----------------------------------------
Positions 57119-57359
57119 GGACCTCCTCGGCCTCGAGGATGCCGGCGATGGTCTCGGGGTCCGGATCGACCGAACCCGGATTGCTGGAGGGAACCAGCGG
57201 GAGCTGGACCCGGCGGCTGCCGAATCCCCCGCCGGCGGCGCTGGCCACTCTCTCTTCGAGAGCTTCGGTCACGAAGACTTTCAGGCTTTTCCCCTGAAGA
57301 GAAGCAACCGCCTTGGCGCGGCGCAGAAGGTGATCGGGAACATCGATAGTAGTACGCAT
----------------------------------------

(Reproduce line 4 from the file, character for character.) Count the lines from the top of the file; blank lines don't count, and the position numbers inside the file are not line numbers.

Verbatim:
57301 GAAGCAACCGCCTTGGCGCGGCGCAGAAGGTGATCGGGAACATCGATAGTAGTACGCAT